1. The most successful gang prevention programs are those that are community led and bring together diverse actors such as schools, local government, healthcare centers, religious institutions and police.

  2. Effective programs are usually designed by local or municipal government agencies and by community actors; national government agencies ought to provide technical assistance, guidance, and funding for local initiatives.

  3. Communities vary, and gang violence prevention programs must be tailored to the conditions found in specific communities. The root causes of gang membership and their impact on a community differ and require varied approaches. Each program profiled in this publication began by analyzing the situation in its community and developed specific local responses based on that analysis.
In previous posts I have mentioned other organizations working on gang-prevention such as
Barefoot Angels and Homies Unidos. There needs to be a massive increase in support for such community-based initiatives if El Salvador is going to turn the page on this plague. Unfortunately, none of the major candidates for president of El Salvador seems to be outlining such an approach. While they certainly mention the need to address the insecurity which Salvadorans feel, concrete proposals are few and far between.

I also want to address messages I received from two readers about this issue after my last post. One reader accused me of always putting El Salvador in a bad light and said that El Salvador's crime problem is no different than New York. Unfortunately, the statistics show that El Salvador's problem is much worse than in New York or other urban areas in the US. (That does not mean that all, or even most of El Salvador suffers from gang-driven murders. Departments such as Chalatenango and Morozan have a quite low incidence of murder, for example.). But if you don't acknowledge there is a problem you can't have a discussion about what can be done to fix it.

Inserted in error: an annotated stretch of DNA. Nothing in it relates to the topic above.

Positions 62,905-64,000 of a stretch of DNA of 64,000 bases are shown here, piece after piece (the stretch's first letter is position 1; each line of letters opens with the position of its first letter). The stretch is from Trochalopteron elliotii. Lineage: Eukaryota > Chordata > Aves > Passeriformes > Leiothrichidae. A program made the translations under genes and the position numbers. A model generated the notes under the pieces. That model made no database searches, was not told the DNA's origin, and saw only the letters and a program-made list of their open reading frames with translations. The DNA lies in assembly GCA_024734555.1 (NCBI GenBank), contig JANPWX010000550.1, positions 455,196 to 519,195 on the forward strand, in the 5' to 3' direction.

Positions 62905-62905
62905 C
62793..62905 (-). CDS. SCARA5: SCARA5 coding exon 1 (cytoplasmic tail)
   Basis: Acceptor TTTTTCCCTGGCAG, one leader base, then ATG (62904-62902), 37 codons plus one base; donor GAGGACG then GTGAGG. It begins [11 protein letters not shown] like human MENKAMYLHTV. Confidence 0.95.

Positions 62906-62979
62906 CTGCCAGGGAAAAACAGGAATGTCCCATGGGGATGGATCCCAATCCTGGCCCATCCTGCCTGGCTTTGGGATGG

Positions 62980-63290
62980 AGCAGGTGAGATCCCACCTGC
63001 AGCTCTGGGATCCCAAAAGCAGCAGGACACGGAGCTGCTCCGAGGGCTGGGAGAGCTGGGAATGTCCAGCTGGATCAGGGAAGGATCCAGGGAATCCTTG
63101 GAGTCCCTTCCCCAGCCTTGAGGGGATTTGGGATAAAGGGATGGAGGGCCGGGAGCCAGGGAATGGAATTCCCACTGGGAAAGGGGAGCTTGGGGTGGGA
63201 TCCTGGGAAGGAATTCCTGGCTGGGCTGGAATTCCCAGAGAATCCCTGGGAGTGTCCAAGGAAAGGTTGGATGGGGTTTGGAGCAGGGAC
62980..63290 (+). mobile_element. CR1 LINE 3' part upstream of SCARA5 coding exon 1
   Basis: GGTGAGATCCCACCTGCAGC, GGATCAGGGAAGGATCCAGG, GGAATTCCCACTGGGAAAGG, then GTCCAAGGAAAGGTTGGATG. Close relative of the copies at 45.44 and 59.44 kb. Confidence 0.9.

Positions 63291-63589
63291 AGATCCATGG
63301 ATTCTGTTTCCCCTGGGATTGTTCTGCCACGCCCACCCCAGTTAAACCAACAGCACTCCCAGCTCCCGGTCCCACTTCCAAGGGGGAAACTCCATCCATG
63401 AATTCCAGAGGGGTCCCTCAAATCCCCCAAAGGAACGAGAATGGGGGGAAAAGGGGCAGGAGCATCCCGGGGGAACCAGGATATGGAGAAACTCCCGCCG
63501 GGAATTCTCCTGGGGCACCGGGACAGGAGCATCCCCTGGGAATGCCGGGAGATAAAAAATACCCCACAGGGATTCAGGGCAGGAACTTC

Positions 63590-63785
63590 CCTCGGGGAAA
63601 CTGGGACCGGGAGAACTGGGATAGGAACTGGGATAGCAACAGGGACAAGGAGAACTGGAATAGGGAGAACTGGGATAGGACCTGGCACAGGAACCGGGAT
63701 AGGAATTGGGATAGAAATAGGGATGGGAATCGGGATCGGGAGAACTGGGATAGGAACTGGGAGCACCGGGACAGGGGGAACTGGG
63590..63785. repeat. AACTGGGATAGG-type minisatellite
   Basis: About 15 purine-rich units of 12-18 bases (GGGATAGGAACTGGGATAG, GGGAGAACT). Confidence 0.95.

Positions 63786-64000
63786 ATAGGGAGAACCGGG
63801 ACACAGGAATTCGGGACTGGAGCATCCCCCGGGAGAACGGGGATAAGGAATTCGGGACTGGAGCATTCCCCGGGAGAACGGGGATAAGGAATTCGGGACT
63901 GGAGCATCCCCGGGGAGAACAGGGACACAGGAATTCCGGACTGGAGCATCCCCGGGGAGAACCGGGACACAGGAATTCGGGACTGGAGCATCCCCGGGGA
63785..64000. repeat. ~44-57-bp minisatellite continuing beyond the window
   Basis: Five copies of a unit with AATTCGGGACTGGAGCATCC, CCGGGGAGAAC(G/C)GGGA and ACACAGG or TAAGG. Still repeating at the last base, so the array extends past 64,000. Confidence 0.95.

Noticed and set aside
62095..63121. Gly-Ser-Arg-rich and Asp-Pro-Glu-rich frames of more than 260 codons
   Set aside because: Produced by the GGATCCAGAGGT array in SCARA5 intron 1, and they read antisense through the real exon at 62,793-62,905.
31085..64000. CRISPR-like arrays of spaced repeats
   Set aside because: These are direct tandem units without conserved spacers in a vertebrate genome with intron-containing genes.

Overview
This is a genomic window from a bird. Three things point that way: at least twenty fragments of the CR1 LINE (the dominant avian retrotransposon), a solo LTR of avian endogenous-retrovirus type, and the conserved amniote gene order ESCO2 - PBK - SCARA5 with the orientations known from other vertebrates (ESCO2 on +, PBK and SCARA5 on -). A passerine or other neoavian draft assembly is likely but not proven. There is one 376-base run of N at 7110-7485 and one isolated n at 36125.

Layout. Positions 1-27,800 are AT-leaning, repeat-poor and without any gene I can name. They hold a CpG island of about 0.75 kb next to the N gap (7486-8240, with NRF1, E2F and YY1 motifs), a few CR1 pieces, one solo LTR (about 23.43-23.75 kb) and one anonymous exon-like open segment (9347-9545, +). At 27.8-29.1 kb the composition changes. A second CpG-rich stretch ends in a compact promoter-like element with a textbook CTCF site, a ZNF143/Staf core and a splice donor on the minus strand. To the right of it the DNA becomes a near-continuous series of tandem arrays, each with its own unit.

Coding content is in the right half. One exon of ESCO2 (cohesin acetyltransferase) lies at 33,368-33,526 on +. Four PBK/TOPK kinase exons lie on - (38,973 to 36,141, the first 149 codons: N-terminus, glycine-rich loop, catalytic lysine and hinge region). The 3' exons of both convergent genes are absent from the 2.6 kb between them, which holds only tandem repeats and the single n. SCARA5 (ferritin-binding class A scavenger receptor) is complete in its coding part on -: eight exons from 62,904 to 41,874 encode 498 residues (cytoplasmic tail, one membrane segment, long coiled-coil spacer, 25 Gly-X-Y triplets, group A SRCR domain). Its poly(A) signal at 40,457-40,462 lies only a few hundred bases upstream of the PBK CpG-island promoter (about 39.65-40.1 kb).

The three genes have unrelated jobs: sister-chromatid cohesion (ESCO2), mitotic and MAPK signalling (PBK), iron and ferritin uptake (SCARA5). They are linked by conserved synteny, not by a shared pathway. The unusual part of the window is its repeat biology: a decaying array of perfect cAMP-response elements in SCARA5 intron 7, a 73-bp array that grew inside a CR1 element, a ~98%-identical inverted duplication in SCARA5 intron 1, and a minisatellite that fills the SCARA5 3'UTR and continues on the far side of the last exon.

The other comment, from a regular reader, is that what El Salvador needs is more police, more weaponry and a tougher approach to crime. Frankly, get tough policies in El Salvador have never shown any reduction in the level of criminality. What El Salvador needs is smarter policing, better courts and prosecutors, and not necessarily more firepower. But that approach must be accompanied by the kinds of community-based prevention efforts and local policing described in the WOLA report.


Anonymous said…
El Salvador needs to follow the example of Peru. The Sendero Luminoso learned the hard way that if the people can fight back, being the bully on the block is not as much fun. Give the common people guns. The common people are sick of the gangs, and the extortion and the murders. It is no wonder that the gangs don't mess around in Chalate; there are to many guns floating around and just like in Texas, if you think there might be someone behind the door that is armed, maybe you don't go through the door. The answer is not more cops with guns, because they are afraid to uphold the law due to the PDDH and don't do anything anyway. Muzzle the PDDH, change the laws so they have some teeth, open the back doors of the airplanes bringing gangbangers home to El Salvador and let em take a dive into the ocean over La Libertad, and bring back the death penalty, and you might start to get a handle on the situation. It all comes down to the lack of respect for the law that is endemic in society here. It starts with corrupt politicians, shows itself in the lack of respect for others behind the wheel, and ends with hoodlums stealing from those that can afford it least: the poor folks.